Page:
Millions of dollars were spent along the "campaign trail" leading up to Steve McQueen’s masterful 12 Years a Slave taking Best Picture at the Oscars this year. The film held its World Premiere at the exclusive Telluride Film Festival, and held press opportunities at film and awards events around the globe in hopes of winning the top prize. And it worked… though now we’re learning that all the time and money might not have mattered, and the historically important film might have won no matter what happened prior to the Oscars.
That’s because in the wake of the film’s victory, two Oscar voters privately admitted to the L.A. Times that they voted for McQueen’s movie without even seeing it. They feared that actually watching the movie would be "upsetting," but confessed that they felt "obligated" to vote for the movie because of its "social relevance." (The quotes are from the Times’ piece, and not the words of the anonymous voters.)
That’s beyond screwed up. There’s no other way to put it. And it might be the final nail in the coffin of an Oscar system that’s broken beyond repair.
Oh, most of us tracking the annual Oscar race recognize the various faults of the process. Movies that open later in the year have a distinct advantage over films that open from January to September. Films with the financial backing of a major (or mid-major) studios can survivie the intense and expensive hoops that come with a multi-month Oscar campaign. Your smaller, independent film might be a groundbreaking work of art, but if you can’t get enough people to support the film, it has no chance of competing with the "Big Boys" in the Oscar race.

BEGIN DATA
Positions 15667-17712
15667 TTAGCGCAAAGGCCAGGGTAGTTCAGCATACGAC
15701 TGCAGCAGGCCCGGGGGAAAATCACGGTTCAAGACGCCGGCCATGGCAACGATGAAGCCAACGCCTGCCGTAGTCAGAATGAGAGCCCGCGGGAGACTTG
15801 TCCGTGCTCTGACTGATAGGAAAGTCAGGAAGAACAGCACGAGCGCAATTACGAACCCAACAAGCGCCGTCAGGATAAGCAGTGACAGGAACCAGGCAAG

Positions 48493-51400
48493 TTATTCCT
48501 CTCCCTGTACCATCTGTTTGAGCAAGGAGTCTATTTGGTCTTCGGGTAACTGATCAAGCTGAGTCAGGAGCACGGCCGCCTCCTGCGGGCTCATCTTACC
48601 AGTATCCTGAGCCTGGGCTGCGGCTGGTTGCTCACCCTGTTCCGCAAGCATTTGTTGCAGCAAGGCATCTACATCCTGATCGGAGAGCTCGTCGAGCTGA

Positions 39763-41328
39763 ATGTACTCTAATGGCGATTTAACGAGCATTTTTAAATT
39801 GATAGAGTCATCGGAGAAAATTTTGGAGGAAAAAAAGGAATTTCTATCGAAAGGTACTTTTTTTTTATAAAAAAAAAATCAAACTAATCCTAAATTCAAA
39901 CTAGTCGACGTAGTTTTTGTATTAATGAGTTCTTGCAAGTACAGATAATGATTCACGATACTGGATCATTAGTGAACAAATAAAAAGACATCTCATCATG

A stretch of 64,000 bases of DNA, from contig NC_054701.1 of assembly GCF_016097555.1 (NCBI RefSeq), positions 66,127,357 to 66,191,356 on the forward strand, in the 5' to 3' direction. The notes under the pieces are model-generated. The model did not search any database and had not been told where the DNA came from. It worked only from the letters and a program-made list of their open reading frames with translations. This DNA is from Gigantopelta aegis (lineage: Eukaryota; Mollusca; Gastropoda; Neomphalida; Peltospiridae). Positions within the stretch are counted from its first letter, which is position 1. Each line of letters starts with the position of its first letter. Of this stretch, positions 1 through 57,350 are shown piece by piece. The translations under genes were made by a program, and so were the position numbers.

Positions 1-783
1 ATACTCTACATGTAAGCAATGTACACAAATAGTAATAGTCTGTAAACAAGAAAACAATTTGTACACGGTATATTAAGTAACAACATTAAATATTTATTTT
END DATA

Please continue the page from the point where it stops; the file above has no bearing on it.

They might not actually watch your film. But they will support it.
Personally, I think that’s disgusting. And I don’t want to put words in McQueen’s mouth, but I’m fairly confident he’d reject the votes of an Academy member who didn’t even bother to WATCH his film before casting a ballot. In today’s day and age, a movie can win Best Picture without certain Academy members even seeing it? I’m not trying to be naïve, but how is that acceptable?
If there’s a silver lining to this, it’s that the label "Best Picture" applied to 12 Years a Slave will convince more people to check it out, and it’s really a brilliant film. You could make an easy argument that, even without the racial guilt built into the equation, 12 Years would have won the Best Picture Oscar on merit. The film boasts a 96% Fresh on Rotten Tomatoes, and banked an impressive $140 million worldwide. All of us who bothered to watch it know that it earned its Oscar. The full Academy membership should be able to say the same.